Another potential Eloba witness, the employee Alessandro Corbara, was reportedly killed in a car crash in Equatorial Guinea as recently as July under circumstances that Italian Senator Luigi Manconi has publicly described as suspicious.
Requests for comment submitted to the Equatoguinean embassy, to Nguema’s Los Angeles attorney Duane R. Lyons and to the Washington publicity firm Qorvis were not answered.
However in a Facebook announcement carried by The Wall Street Journal, Nguema said he was glad to end a “long and costly ordeal.”
“I agreed to settle this case despite the fact that the U.S. federal courts had consistently found that the Department of Justice lacked probable cause to seize my property,” he was quoted as saying.
The so-called “Kleptocracy Asset Recovery Initiative” has wracked up notable successes — seizing a Manhattan condo held by the son of the disgraced former Taiwanese leader Chen Shui-bian and taking in a half billion dollars stashed in accounts around the world buy the ex-Nigerian dictator Sani Abacha and his cronies.
But the Nguema action is the only one taken so far against a senior official still in power. And it has wound up less than a triumph.
Ken Hurwitz, an anticorruption legal officer at the Open Society Justice Initiative in New York, described the outcome as “a mixed result.”
“I think they got the entirety of everything that was in the United States and that was all they would have gotten anyway.”
“They unearthed a huge amount. They exposed in thousands of pages of documents the extortion, the embezzlement, what everyday business is like for the ruling clan,” said Hurwitz. “They may have felt there were problems in the case. A number of the witnesses were anonymous which suggests there may have been concerns about security,” he added.
The Best Toys
In apparent violation of an agreement with the Justice Department, Nguema began shipping his Jackson memorabilia and luxury cars out of the United States. Prosecutors say they do not know where the jet is. But federal judges in Los Angeles and Washington, where the two separate cases were brought, had repeatedly insisted that prosecutors re-state their allegations with greater specificity, tying Nguema not merely to suspicious wealth but to specific crimes and victims.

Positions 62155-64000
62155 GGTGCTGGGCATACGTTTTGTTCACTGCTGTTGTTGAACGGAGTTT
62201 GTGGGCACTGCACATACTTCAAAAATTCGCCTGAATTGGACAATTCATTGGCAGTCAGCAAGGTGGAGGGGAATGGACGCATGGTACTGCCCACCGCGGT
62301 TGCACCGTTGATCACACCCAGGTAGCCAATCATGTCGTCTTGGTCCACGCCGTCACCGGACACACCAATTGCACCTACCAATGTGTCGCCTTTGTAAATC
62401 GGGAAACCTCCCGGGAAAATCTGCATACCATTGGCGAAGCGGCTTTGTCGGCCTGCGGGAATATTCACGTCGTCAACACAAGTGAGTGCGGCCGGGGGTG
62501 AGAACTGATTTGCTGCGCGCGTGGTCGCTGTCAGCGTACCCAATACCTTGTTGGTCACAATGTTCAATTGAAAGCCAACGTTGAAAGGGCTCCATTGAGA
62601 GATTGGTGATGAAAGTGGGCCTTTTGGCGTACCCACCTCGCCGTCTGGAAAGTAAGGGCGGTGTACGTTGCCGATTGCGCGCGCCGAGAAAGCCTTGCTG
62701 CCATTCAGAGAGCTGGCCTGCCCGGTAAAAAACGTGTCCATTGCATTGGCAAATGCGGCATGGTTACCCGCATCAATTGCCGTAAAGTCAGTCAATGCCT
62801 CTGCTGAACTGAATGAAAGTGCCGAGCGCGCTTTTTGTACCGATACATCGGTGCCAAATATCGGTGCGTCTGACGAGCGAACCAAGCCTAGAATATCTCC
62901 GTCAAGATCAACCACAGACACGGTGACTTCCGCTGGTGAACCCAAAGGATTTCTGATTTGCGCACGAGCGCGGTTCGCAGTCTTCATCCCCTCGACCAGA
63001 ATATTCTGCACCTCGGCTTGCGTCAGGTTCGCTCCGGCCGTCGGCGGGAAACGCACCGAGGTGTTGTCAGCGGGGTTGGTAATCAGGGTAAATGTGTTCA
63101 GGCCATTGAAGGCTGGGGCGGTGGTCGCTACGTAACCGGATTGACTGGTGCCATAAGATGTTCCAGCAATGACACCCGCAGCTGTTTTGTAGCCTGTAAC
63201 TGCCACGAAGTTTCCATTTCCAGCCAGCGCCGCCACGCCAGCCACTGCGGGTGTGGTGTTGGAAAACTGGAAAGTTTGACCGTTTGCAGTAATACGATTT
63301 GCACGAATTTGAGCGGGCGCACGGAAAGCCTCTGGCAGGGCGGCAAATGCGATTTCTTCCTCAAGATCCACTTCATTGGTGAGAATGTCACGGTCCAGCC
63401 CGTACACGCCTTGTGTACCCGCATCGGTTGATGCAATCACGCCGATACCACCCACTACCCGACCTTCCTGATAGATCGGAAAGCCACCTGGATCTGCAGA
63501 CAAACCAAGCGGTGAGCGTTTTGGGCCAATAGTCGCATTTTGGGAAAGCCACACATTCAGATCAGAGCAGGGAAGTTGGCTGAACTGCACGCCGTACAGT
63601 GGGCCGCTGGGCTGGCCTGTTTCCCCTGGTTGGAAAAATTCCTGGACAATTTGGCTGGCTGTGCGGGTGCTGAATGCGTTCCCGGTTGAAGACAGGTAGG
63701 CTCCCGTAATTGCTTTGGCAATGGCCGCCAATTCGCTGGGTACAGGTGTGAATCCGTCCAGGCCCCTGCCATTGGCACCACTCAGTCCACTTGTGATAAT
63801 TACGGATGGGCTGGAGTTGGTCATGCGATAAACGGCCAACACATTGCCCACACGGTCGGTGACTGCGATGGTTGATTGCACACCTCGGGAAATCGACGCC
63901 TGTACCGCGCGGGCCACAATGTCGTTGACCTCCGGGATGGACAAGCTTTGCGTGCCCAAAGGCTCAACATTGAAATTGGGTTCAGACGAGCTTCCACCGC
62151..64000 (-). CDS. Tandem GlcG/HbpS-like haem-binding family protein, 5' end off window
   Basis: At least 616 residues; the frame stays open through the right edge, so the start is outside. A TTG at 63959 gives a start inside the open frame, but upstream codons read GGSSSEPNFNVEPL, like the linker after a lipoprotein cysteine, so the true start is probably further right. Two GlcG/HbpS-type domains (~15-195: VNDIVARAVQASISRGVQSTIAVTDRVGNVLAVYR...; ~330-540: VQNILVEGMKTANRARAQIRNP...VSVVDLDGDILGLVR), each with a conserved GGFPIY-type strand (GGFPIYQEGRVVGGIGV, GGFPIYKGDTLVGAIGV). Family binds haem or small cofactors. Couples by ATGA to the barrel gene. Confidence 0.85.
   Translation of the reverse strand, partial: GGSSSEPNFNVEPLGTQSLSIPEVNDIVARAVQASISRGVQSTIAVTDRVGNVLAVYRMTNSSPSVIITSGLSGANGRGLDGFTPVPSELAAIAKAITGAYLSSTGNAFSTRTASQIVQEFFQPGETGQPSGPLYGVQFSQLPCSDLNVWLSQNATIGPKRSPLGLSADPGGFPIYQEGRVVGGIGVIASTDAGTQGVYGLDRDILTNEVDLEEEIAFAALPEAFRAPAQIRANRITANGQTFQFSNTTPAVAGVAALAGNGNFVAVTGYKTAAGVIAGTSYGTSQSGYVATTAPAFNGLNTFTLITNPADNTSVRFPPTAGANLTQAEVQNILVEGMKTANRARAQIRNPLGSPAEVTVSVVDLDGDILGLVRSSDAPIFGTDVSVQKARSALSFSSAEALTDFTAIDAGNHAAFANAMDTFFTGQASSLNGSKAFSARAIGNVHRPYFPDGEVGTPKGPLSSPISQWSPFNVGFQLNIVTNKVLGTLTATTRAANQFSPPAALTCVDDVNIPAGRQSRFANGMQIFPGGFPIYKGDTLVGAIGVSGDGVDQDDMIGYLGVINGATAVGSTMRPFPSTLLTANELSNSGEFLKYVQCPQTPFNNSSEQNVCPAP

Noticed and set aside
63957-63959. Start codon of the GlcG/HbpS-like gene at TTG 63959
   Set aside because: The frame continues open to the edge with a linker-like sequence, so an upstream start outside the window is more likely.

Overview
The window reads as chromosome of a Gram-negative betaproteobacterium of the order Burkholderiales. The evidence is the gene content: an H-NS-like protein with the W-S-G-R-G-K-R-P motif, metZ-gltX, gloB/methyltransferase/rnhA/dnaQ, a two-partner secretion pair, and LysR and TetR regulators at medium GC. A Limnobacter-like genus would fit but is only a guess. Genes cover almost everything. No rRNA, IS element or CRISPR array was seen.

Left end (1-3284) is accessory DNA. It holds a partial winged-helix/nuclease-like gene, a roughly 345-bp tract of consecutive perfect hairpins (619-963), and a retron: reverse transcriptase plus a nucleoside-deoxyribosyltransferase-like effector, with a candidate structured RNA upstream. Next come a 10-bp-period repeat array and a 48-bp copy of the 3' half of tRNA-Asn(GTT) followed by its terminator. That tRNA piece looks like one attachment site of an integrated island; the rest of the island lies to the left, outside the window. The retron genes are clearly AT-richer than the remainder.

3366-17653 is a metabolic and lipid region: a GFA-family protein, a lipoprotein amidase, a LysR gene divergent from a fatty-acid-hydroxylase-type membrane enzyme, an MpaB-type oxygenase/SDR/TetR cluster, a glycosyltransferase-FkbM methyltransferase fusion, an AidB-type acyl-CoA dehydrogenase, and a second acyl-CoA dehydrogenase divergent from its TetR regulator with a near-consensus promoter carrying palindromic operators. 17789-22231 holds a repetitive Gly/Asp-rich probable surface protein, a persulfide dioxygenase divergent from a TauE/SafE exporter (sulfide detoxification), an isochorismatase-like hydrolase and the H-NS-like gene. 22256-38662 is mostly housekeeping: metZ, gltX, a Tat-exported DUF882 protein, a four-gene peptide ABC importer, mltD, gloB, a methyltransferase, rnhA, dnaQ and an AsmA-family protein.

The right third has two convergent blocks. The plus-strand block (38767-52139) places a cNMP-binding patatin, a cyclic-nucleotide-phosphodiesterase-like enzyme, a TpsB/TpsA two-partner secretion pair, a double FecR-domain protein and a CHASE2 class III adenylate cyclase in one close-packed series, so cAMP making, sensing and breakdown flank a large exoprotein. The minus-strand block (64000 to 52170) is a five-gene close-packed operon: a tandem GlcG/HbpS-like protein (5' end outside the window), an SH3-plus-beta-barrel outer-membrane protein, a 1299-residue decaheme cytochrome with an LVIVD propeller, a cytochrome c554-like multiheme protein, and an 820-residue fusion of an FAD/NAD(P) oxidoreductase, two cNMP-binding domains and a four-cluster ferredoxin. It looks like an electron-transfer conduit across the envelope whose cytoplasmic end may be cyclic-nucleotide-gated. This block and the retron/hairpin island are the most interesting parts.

During pretrial arguments in 2012, George H. Wu, a federal judge in Los Angeles, described purchases inventoried in the prosecution’s complaint as “spender’s porno,” but said that the case faced the “major problem” of tying the assets to dirty money.
“When viewed in tandem with other details suggesting illegal behavior, Nguema’s wealth might allow an inference of illegal activity — but standing alone, it does not,” wrote Rudolph Contreras, a federal judge in Washington, as he initially threw out the government’s case for the Gulfstream last year.
Nguema has long pointed to logging concessions granted him by his father, President Teodoro Obiang Nguema Mbasogo, as a source of potentially legitimate wealth.
His lawyers accused the government of “character assassination,” focusing on Nguema’s lifestyle rather than tying purchases to money and the money to actual crimes in Equatorial Guinea. However, in refining their allegations over several years, prosecutors accused Nguema of serial criminality in voluminous detail.
They said Nguema extorted fees from timber companies and misappropriated and stole hundreds of millions dollars in public funds in Equatorial Guinea. Witnesses, some anonymous, described bribes paid for timber export licenses, logging permits, foreign companies allegedly required to pay Nguema personally for permission to operate in Equatorial Guinea and death threats delivered against those who refused to cooperate.
Prosecutors also said that no legitimate source of income could possibly account for the pharaonic sums that Nguema had spent.
In 2008, Nguema spent $290,000 commissioning designs for a German yacht that was to have cost $380 million. He abandoned plans after word of the pending purchase became public.
For every year between 2000 and 2011, Nguema’s spending dwarfed both his official salary of less than $100,000 and the “fraudulent income” he claimed from his companies, prosecutors said.
Stefano Berardi, the brother of imprisoned witness Roberto Berardi, told 100Reporters he was “disgusted” by the settlement.
“The proof, they have it. It’s very obvious,” he said from his home in Berlin. “This is a political choice. I am ashamed for Mr. Obama.”